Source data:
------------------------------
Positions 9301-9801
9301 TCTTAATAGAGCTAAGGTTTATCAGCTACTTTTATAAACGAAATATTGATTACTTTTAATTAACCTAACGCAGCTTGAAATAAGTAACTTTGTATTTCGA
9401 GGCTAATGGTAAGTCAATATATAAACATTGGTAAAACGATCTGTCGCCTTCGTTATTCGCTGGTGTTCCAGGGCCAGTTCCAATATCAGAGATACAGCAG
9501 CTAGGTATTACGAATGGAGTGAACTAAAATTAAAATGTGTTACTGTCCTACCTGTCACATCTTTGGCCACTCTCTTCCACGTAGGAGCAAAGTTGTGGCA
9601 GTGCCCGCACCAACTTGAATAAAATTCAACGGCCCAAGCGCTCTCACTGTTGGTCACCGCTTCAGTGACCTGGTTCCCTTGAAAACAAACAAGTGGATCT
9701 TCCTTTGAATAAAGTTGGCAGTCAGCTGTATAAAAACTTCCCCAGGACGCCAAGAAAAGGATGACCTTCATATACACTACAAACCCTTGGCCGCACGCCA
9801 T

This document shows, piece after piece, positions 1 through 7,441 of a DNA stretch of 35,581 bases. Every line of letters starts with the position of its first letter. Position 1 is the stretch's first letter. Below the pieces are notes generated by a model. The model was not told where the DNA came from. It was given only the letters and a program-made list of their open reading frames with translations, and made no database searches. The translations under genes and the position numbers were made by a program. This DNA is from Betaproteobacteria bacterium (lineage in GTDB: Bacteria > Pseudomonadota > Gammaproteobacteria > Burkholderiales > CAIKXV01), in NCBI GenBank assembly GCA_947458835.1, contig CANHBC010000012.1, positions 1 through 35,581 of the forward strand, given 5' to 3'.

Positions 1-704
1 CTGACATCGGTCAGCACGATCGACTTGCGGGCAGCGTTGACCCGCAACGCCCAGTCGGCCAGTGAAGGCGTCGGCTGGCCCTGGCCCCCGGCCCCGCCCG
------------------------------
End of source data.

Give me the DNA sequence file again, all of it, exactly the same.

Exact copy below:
Positions 9301-9801
9301 TCTTAATAGAGCTAAGGTTTATCAGCTACTTTTATAAACGAAATATTGATTACTTTTAATTAACCTAACGCAGCTTGAAATAAGTAACTTTGTATTTCGA
9401 GGCTAATGGTAAGTCAATATATAAACATTGGTAAAACGATCTGTCGCCTTCGTTATTCGCTGGTGTTCCAGGGCCAGTTCCAATATCAGAGATACAGCAG
9501 CTAGGTATTACGAATGGAGTGAACTAAAATTAAAATGTGTTACTGTCCTACCTGTCACATCTTTGGCCACTCTCTTCCACGTAGGAGCAAAGTTGTGGCA
9601 GTGCCCGCACCAACTTGAATAAAATTCAACGGCCCAAGCGCTCTCACTGTTGGTCACCGCTTCAGTGACCTGGTTCCCTTGAAAACAAACAAGTGGATCT
9701 TCCTTTGAATAAAGTTGGCAGTCAGCTGTATAAAAACTTCCCCAGGACGCCAAGAAAAGGATGACCTTCATATACACTACAAACCCTTGGCCGCACGCCA
9801 T

This document shows, piece after piece, positions 1 through 7,441 of a DNA stretch of 35,581 bases. Every line of letters starts with the position of its first letter. Position 1 is the stretch's first letter. Below the pieces are notes generated by a model. The model was not told where the DNA came from. It was given only the letters and a program-made list of their open reading frames with translations, and made no database searches. The translations under genes and the position numbers were made by a program. This DNA is from Betaproteobacteria bacterium (lineage in GTDB: Bacteria > Pseudomonadota > Gammaproteobacteria > Burkholderiales > CAIKXV01), in NCBI GenBank assembly GCA_947458835.1, contig CANHBC010000012.1, positions 1 through 35,581 of the forward strand, given 5' to 3'.

Positions 1-704
1 CTGACATCGGTCAGCACGATCGACTTGCGGGCAGCGTTGACCCGCAACGCCCAGTCGGCCAGTGAAGGCGTCGGCTGGCCCTGGCCCCCGGCCCCGCCCG